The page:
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Monthly Archives: September 2008

On Eusebius and Christianity

The influence of Eusebius, and through him Constantine, on the traditional narratives of the development of Christianity is so great that one is tempted to say that they invented it. But that would be giving them far too much credit in my opinion and ignoring the typically diverse elements that precede all leaps and major changes.
[…]
In the case of Judaism splitting in Christianity, I see a number of developments necessary before we get to the 4th century.

1. First century anti-Herodian opposition movements trying to spread Yahwehism and combat Roman domination. Apostles dedicating their lives to this movement. The Christs (Anointed Ones) of Yahweh/Jesus
2. Supernatural (comic-book) stories of heroic traveling Apostles spreading the kingdom of God movement and working magic.
3. Mixture of prophetic and apostolic literature to create the gospel/son of God – Jesus Christ stories. A period of diverse gnosticism
4. The mixture of 2nd century gnosticisms in the Alexandrian cauldron of the 3rd century.
5. Eusebius and Constantine taking that Alexandrian potion and giving it a fairy-tale history in the early 4th century, which seems to have drastically increased its efficacy.

Until the application of C14 dating techniques to disprove or prove it, this is my best hypothesis.

Also, it seems as though the Gospel of Thomas was written around the same time as the other gospels; there are papyri fragments of it which are carbon dated to around 200 CE so the gospel itself must be older – probably around the early to mid second century.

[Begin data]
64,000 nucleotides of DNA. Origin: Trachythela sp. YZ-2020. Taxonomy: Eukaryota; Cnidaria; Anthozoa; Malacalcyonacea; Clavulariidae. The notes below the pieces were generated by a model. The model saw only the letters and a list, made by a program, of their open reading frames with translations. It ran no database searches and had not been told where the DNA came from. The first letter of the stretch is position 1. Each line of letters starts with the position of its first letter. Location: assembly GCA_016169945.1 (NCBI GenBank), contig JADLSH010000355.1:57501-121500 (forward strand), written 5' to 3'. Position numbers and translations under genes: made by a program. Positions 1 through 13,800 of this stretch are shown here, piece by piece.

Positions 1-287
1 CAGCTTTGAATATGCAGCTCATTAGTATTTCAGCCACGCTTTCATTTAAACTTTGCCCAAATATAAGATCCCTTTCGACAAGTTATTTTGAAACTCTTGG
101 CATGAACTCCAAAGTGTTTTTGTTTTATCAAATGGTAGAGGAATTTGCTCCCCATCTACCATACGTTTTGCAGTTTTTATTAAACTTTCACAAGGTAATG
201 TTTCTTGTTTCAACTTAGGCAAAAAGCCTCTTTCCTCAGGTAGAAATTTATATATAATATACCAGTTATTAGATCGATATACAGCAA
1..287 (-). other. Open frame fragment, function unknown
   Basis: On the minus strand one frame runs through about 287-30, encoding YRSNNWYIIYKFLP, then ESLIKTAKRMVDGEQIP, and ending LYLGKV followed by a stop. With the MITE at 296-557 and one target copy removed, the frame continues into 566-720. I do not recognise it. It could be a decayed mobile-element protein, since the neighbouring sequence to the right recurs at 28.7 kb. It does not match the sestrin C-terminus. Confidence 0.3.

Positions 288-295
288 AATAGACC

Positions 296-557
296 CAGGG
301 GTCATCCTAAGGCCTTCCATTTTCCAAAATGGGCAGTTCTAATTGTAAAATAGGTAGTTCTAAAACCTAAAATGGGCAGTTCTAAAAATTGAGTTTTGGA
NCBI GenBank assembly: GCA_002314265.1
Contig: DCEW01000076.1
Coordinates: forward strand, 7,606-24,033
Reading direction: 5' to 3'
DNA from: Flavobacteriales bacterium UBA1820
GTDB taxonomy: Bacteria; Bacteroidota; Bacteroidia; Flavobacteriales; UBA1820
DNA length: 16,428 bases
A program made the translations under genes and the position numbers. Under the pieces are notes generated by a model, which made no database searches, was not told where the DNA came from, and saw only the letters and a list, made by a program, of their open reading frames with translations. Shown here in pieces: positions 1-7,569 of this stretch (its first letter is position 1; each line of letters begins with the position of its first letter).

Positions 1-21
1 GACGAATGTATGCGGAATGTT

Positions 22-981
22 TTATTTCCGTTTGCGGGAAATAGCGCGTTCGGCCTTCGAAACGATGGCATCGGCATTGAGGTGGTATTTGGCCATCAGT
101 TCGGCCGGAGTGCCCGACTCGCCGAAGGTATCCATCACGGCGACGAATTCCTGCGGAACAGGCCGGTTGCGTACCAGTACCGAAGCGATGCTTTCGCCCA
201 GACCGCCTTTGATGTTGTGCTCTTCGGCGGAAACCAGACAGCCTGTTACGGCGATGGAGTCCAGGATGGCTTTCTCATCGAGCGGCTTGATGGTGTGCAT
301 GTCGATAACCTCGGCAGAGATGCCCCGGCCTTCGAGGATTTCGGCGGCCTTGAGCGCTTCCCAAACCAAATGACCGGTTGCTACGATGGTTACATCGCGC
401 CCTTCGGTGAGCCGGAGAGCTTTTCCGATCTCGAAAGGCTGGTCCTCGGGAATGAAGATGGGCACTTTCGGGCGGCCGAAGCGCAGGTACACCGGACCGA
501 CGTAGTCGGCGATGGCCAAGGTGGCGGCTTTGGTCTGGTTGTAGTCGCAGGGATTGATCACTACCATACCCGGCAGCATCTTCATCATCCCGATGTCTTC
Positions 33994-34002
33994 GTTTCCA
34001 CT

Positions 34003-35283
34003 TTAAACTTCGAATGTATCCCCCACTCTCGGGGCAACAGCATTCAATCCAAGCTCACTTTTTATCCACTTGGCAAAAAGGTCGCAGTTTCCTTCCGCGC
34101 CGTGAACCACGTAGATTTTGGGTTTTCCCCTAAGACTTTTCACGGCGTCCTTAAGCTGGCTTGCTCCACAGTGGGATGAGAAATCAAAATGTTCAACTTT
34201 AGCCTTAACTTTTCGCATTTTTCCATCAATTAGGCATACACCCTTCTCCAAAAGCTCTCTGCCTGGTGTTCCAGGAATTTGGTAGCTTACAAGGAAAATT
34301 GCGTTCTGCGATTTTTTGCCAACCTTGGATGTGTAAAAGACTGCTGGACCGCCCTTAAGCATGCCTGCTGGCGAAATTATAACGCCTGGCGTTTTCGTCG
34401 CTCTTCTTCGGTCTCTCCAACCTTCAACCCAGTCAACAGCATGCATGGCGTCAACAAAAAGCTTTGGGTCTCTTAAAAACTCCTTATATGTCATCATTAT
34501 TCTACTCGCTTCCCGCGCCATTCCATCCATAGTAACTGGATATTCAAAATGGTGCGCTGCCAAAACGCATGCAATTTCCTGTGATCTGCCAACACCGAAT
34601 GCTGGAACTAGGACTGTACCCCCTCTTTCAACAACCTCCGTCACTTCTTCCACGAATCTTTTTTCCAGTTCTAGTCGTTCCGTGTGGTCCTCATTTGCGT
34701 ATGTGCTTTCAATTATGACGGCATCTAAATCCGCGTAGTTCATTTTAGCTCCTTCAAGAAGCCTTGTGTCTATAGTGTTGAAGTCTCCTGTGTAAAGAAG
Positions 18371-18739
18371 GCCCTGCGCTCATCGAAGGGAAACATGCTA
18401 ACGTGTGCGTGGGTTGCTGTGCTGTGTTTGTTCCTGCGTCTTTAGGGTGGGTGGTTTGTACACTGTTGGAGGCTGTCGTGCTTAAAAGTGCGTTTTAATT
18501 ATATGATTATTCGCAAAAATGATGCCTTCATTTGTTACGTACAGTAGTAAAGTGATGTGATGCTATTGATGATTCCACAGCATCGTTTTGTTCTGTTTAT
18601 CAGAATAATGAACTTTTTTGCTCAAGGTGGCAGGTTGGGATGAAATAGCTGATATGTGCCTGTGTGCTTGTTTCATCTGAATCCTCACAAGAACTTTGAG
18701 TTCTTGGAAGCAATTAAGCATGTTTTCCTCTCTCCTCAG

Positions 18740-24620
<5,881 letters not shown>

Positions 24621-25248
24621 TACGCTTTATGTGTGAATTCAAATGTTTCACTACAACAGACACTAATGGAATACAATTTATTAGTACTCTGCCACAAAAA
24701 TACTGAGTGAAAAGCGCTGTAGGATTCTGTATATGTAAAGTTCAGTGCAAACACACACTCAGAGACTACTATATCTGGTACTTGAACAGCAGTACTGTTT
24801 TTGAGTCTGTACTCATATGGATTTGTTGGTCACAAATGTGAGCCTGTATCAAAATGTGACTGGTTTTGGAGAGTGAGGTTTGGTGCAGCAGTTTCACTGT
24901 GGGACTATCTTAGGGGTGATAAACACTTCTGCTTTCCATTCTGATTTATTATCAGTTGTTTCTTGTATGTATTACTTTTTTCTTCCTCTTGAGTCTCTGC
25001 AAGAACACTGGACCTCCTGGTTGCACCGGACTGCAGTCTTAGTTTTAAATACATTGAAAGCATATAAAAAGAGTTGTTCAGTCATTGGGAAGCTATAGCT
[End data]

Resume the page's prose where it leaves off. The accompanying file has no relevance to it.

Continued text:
And also, Lord Raglan’s Hero Scale (here), which Jesus scores pretty high on – around 19 out of 22. 22 being a complete fabrication and 0 obviously being real.

 
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Posted by on September 24, 2008 in Christianity, eusebius, hero scale

 

Confirmation Bias

by MICHAEL SHERMER [9.13.07] http://www.edge.org/discourse/moral_religion.html

Is religion a force for good or evil? Yes. And with the confirmation bias firmly ensconced in our brains—where we look for and find confirmatory evidence for what we already believe and ignore disconfirmatory evidence—it is simply a matter of scanning the social landscape and picking out examples to support whatever answer you have already formulated to this question.

On the good side, there is Arthur C. Brooks’ data in his 2006 book Who Really Cares, showing that religious conservatives donate 30 percent more money than liberals and nonreligious people (even when controlled for income), they give more blood and log more volunteer hours; religious people are four times more generous than secularists to all charities, 10 percent more munificent to non-religious charities, and 57 percent more likely than a secularist to help a homeless person. Those raised in intact and religious families are more charitable than those who are not. In terms of societal health, charitable givers are 43 percent more likely to say they are “very happy” than nongivers, and 25 percent more likely than nongivers to say their health is “excellent” or “very good.”

On the evil side, there is Gregory Paul’s 2005 data published in the Journal of Religion and Society demonstrating an inverse correlation between religiosity (measured by belief in God, biblical literalism, and frequency of prayer and service attendance) and societal health (measured by rates of homicide, suicide, childhood mortality, life expectancy, sexually transmitted diseases, abortion, and teen pregnancy) in 18 developed democracies, where the U.S. scores the highest in religiosity and the highest (by far) in homicides, STDs, abortions, and teen pregnancies.